Sunday, May 25, 2008

Three Laws of Car Fuel Economy

Okay, the price of car fuel is going through the roof. What are we going to do about it? Drive less?--That's a very good way to stop global warming. Not a good way to be at Aunt Martha's picnic this weekend.

We could get a super-efficient car (like mine--gets 65 mpg) or get a super-efficient engine (like the one under development--see the full theory at, but you would probably miss the picnic. How about some ways to really cut the cost of gasoline TODAY?

That brings me to a new set of rules. You might say they are Rogers' Laws of Car Fuel Economy. These were mostly known before. They may not actually work for everybody's car, depending on how the car was engineered. A well-engineered car should follow the rules to a "T."

Here are the rules. By following them, you should be able to cut your fuel costs by 20% or more, starting today!

Three Laws of Car Fuel Economy
Ernest Rogers May, 2008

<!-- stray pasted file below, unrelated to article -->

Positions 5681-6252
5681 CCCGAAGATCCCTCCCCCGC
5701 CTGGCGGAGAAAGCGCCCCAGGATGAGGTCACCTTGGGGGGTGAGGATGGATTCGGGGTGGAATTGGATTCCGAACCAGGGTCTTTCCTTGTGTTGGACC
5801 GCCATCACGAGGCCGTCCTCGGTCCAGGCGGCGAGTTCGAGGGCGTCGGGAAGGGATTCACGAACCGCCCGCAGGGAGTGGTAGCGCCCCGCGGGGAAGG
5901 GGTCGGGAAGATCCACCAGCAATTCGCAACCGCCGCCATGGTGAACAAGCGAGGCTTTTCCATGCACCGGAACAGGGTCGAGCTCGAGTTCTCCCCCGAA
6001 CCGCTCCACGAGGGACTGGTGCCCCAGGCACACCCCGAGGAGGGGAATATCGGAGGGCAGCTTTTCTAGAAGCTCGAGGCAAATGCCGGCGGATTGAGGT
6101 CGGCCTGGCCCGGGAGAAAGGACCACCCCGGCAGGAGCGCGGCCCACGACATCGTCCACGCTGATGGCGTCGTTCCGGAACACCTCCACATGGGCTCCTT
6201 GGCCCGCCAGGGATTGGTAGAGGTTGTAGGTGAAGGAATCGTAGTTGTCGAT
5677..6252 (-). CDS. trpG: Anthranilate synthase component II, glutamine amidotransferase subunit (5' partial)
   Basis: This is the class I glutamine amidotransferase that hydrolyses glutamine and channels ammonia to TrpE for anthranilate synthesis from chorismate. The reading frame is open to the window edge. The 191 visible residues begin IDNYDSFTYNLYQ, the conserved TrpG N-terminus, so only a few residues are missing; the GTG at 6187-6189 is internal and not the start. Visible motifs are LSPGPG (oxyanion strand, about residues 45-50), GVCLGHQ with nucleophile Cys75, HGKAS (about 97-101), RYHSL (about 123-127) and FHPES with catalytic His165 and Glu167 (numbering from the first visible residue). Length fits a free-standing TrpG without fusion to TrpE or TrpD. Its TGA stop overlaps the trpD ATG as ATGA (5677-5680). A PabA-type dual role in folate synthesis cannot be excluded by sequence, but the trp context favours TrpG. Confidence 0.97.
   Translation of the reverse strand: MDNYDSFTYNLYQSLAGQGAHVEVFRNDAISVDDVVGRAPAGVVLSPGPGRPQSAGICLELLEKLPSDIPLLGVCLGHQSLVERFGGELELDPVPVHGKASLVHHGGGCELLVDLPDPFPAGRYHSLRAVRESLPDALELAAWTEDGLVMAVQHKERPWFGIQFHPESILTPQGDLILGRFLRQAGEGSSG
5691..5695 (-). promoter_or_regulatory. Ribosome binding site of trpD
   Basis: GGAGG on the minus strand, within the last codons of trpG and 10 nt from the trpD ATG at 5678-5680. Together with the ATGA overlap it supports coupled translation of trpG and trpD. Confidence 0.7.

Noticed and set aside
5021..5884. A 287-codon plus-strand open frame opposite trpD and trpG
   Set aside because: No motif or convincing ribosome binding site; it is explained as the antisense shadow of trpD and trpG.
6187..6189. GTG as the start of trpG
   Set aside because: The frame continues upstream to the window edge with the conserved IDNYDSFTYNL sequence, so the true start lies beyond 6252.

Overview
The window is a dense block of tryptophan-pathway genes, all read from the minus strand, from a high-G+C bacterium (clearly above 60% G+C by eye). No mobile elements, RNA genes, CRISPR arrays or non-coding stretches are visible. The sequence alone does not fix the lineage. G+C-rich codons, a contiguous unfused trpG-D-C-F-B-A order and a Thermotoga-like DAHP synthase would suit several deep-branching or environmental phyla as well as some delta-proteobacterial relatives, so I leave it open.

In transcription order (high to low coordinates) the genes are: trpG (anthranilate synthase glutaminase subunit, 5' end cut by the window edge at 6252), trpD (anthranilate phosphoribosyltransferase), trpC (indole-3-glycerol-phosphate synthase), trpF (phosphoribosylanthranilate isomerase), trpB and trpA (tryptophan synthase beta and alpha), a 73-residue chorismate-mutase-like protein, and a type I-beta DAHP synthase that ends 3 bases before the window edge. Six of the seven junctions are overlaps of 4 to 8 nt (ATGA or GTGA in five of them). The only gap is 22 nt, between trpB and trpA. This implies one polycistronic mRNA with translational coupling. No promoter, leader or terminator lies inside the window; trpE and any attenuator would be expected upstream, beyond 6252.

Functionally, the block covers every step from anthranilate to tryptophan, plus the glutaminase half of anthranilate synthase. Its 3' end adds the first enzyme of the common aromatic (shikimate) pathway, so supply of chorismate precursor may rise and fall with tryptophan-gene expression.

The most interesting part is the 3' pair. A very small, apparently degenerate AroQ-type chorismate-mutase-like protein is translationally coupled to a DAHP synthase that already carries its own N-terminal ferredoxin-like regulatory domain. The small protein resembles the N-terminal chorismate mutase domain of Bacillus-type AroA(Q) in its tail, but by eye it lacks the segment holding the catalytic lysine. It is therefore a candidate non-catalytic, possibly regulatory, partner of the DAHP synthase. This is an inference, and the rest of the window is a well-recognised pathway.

1. In highway driving, for each 5 mph that you slow down, your mileage will increase by 10%.

2. For any trip with a present average speed of (mph) and fuel consumption of (mpg), if you speed up to save time, the extra fuel you will use can be estimated by—

Extra gallons = (mph /mpg) x (minutes saved /35)

In words, if you divide your normal speed by your usual mpg, then multiply by minutes you want to save (by speeding up) and divide by 35, that’s the amount of extra fuel you can expect to use. It is a handy rule to see the fuel cost for speeding to save time.

3. Very efficient drivers use pedals less and can get 30% better mileage than inefficient drivers.